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23 Apr 2019 11:52
Minister of Public Enterprises Pravin Gordhan. (Reuters)
Minister of Public Enterprises Pravin Gordhan needs more time to respond to the Public Protector about the so-called “rogue unit”. Gordhan is seeking an extension on the submission of his affidavit to Busisiwe Mkhwebane’s subpoena related to a complaint brought lodged by Floyd Shivambu, the deputy president of the Economic Freedom Fighters (EFF).
It is however not the only spot of bother Gordhan finds himself in with the Public Protector.
On March 11, Mkhwebane subpoenaed former Sars commissioner Oupa Magashula over former Sars deputy commissioner Ivan Pillay’s early retirement, in a probe centred on Gordhan.
The pension payout was at the heart of the abandoned charges which were brought against Gordhan by the National Prosecuting Authority in October 2016 under then national director of public prosecutions, Shaun Abrahams.
Exactly a month later, Mkhwebane subpoenaed Gordhan to submit a replying affidavit by 1pm on April 23 in the matter dating back to his time as the revenue collection service’s commissioner.
Gordhan was Sars commissioner between November 1999 and May 2009 and Magashula from 2009 to 2013.
Mkhwebane wants Gordhan and Magashula to respond to questions about whether Sars’ pursuit of the tax affairs of EFF leader Julius Malema, “without a legal basis”, was “based on an instruction from Mr Gordhan”, who was finance minister in 2012.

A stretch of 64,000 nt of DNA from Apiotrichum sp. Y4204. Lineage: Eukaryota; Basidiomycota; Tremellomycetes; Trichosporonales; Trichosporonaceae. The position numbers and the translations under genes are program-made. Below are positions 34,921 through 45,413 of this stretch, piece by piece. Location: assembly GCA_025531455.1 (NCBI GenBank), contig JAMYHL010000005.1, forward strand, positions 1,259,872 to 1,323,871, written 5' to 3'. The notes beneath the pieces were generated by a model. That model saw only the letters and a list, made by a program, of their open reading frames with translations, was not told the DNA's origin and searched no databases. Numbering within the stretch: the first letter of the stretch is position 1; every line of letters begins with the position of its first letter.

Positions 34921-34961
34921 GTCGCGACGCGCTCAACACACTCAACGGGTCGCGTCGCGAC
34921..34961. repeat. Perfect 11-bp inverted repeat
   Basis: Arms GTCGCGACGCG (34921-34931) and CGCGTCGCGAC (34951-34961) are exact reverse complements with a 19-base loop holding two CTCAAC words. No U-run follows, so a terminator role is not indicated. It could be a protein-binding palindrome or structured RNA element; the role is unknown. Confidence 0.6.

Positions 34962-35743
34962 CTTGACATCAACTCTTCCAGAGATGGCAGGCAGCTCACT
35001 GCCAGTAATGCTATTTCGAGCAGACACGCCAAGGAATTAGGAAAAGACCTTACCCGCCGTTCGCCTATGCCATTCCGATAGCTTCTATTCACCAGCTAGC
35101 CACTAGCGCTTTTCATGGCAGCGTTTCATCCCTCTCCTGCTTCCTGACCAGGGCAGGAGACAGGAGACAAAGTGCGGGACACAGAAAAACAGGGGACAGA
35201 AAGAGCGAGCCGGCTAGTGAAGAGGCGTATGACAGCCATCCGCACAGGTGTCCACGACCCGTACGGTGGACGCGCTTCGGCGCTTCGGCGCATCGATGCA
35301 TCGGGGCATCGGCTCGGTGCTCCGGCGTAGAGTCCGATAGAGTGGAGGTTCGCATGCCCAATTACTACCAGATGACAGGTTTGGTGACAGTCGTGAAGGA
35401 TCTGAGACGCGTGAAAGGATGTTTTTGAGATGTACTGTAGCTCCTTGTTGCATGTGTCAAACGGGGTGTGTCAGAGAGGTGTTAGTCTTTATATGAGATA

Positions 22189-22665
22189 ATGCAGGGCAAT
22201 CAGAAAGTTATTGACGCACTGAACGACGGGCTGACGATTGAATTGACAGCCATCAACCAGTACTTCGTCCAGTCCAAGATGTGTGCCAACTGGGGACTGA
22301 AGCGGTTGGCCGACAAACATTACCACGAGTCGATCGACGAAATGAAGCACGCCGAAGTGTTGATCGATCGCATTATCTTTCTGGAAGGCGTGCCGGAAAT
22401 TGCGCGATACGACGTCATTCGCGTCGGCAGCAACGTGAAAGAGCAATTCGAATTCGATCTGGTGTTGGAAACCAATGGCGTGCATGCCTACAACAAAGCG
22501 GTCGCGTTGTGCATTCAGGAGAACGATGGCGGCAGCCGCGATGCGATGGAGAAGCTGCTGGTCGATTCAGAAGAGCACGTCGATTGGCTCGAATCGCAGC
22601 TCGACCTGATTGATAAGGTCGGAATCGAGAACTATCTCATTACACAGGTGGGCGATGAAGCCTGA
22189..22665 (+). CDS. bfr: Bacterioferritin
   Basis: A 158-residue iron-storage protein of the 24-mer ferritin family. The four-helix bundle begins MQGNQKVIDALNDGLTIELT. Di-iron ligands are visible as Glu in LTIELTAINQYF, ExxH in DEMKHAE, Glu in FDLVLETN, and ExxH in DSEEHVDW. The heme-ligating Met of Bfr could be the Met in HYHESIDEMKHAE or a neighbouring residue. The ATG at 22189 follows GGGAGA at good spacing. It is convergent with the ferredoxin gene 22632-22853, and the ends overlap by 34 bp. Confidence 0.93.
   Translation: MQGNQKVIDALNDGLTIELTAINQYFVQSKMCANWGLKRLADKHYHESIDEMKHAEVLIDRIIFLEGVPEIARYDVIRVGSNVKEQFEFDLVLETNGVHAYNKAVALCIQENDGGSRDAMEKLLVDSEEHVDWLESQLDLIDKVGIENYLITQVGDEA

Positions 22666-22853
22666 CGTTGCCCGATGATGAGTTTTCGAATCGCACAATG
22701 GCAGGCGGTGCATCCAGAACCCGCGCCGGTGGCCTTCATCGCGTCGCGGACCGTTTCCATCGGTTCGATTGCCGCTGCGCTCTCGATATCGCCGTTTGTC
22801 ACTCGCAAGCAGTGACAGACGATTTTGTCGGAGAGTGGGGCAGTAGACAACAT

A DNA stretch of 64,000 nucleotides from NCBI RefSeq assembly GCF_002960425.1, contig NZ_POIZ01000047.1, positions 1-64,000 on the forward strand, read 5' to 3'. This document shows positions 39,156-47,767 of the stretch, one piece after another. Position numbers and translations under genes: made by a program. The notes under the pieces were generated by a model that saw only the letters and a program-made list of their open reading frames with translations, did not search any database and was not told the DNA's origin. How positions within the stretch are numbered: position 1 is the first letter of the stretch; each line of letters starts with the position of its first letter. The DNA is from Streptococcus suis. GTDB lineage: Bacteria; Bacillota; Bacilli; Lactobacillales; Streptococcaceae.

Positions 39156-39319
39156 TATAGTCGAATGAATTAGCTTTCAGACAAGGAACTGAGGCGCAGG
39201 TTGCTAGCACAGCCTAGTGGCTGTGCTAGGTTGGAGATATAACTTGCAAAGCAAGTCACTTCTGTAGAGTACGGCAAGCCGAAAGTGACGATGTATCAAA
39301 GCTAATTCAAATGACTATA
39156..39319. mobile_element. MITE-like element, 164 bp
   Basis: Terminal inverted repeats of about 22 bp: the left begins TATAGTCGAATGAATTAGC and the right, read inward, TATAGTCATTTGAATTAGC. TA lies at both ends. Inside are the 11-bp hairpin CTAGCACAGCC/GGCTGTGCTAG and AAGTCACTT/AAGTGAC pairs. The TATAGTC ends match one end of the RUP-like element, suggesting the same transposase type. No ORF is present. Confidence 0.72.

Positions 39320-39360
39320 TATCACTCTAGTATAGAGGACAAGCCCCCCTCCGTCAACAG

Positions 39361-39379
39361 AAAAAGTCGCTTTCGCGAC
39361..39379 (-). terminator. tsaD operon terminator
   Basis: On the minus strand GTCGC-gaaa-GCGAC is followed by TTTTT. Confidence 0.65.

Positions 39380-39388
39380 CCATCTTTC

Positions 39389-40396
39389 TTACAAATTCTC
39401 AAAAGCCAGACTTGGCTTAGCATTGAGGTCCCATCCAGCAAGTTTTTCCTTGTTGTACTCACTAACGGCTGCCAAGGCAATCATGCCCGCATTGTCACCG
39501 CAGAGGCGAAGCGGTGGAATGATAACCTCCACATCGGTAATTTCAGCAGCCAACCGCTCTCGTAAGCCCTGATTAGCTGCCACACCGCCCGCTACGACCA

The EFF has publicly revealed it had complained to Mkhwebane about the establishment of the alleged rogue unit, but it is unclear whether these latest subpoenas are related to the EFF complaint, as the public protector is currently investigating two separate complaints against the two former Sars bosses.
According to Fin24, Adrian Lackay — Gordhan’s spokesperson — confirmed on Tuesday that the minister has asked for an extension saying: “It’s with the legal teams. There is correspondence with the Public Protector’s office on this matter and we will wait for the correspondence between that office and the legal teams,” he said.
Lackay said there was no intention on the part of Gordhan to undermine the office of the public protector. “We have issued a statement recently. No one is undermining the office of the public protector. This minister is part of the group of people that negotiated the Constitution that we have today.”
Speaking to Fin24 on April 12, Lackay accused Mkhwebane of an “abuse of office.” Gordhan’s spokesperson charged: “[The] same set of allegations have been investigated repeatedly by various institutions — including the office of the public protector in 2014 — and no conclusive evidence could be found of any illegality by Sars or Minister Gordhan.”
Kiri Rupiah is the Mail & Guardian’s online editor. Read more from Kiri Rupiah
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